By Wes Herrmann (@Wes_Herrm)
Philadelphia Flyers fans hate the Pittsburgh Penguins more than anything. Watching them win the Stanley Cup again was agonizing for each and every Philadelphia fan. The team has undeniable talent in Sidney Crosby, Evgeni Malkin and Kris Letang, but the youngsters have even stepped up for the Pens including Conor Sheary, Jake Guentzel and goalie Matt Murray.
Murray’s rise to prominence in net presents issues for Pittsburgh, though. The team can only protect one goalie in the upcoming expansion draft and veteran Marc-Andre Fleury has a no movement clause, but has agreed to waive it according to Renaud Lavoie.
Fleury has long been a thorn in the Flyers’ side. He backstopped the Penguins to playoff wins over Philly in the 2008 and ’09 playoffs and while he’s slowed down lately, the Quebec native possesses a 27-17-2 career record against the Flyers.
And he’s the perfect goalie for the Flyers.
That comment will probably cause a lot of unrest among Philadelphia fans. Fleury is as true a Penguin as much as Crosby and Malkin are. He’s been in Pittsburgh his entire career, which has spanned parts of 13 seasons.
But with general manager Ron Hextall saying he’d like to bring in a veteran netminder so the Flyers don’t have a Michal Neuvirth/Anthony Stolarz platoon, Fleury shoots right up the Philadelphia wish list.
First off, most of Fleury’s struggles lately are overblown. Yes, Murray took over the starting role from him, but Fluery still had an 18-10-1 record this season before leading the Penguins to the Eastern Conference Finals. The number one overall pick in 2003 had one bad game in that series and has been riding the bench since.
In the 2015-16 season, Fleury posted a .921 save percentage and 2.29 goals-against-average. The save percentage deflated and the GAA inflated this past year to .909 and 3.02, respectively, but that could have been due to not playing in his regular starting role. His save percentage improved to .924 in the playoffs when he played about every other night.
Fleury is better than any upcoming goalie UFA and his contract would fit nicely within the Flyers’ future plans. He can easily play 60 games a year, much more than he played with Murray and the Penguins this past year.
The netminder also has just two years left on his deal at a $5.75 million cap hit. A tad pricey, but Philly will have some cap space to soak it in.
The two years is really the attractive part, though. Hextall doesn’t want to sign a goalie to a long-term deal with all of his prospects, including Stolarz, Carter Hart and Felix Sandstrom, on the way. Two years gives those prospects a couple more years to develop with little pressure.
But the difficult part hasn’t been figured out yet. The Flyers and Penguins don’t make trades with each other. The last player-for-player deal between the teams was Kent Manderville for Billy Tibbets in 2002. However, there is a way Fleury could come to Philly without a Pittsburgh connection.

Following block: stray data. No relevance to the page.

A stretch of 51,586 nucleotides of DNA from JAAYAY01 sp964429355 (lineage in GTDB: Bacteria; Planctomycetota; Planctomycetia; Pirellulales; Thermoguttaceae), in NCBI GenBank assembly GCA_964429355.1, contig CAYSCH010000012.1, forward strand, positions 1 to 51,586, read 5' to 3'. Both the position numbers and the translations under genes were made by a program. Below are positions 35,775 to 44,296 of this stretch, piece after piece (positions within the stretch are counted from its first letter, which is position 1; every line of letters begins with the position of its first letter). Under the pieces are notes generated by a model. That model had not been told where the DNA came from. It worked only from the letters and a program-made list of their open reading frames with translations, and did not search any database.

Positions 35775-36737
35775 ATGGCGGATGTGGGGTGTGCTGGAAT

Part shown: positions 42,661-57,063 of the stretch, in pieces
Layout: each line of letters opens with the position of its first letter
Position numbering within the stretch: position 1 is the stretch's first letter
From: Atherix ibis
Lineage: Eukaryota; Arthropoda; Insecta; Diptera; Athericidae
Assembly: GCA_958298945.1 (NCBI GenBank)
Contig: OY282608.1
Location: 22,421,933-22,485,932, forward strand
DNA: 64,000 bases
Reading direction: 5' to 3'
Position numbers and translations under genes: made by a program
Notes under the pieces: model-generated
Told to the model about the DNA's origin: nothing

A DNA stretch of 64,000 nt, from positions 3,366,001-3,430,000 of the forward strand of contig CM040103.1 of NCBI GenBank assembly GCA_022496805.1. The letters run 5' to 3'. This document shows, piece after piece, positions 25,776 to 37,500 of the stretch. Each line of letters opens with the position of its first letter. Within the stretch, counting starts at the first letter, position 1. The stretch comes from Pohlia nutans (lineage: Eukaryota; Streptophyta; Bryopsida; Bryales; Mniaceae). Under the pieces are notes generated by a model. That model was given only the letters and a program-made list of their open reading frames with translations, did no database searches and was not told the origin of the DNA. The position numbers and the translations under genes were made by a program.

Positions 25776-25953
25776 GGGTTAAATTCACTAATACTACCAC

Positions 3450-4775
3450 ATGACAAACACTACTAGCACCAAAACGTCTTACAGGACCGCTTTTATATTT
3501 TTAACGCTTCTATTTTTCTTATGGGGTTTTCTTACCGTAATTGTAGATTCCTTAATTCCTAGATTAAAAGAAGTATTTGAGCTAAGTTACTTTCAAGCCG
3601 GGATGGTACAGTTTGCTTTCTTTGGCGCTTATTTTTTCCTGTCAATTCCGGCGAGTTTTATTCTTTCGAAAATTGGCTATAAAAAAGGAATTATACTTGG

If the Vegas Golden Knights are smart, they will select Fleury for his trade value alone when he’s left unprotected in the expansion draft. The Flyers could then work out a deal with the Knights to acquire Fleury, who could still be traded to another team.
The expansion draft could actually help things in that regard. Philadelphia could leave Michael Raffl exposed, a 15-goal winger, and then send Vegas Scott Laughton and Neuvirth to the team in a deal — or some iteration of that trade and exposure. That gives the Golden Knights a middle-six winger, a player with former first-round potential and a strong backup that can push whoever is the starter in Vegas.
But things aren’t completely solved then. Although Fleury would waive his NMC for the expansion draft, he would still hold onto it afterwards. It seems completely feasible that he wouldn’t be interested in a move to Philly after battling with the Flyers for over a decade.
The Flyers, themselves, aren’t in a position to contend for a Stanley Cup over the next two seasons. Logically, Hextall wouldn’t want to spend too many future assets on acquiring a stop-gap goalie — no matter how perfectly Fleury fits in to the Flyers’ current situation.
Laughton, though only 23-years-old, has become expandable due to Mike Vecchione and the Flyers winning the second overall pick in this year’s draft. But adding more to him may scare Hextall off. Even a second-round pick for two years of Fleury may be too much. And Fleury figures to be a hot commodity with teams like the Calgary Flames and Winnipeg Jets also looking for a starting goalie, which could start a bidding war.
There’s a way that the Flyers can acquire Fleury without going through the Penguins. That hurdle can at least be jumped. But there are several more waiting for the Flyers once that one’s cleared.
Photo Credit: NHL.com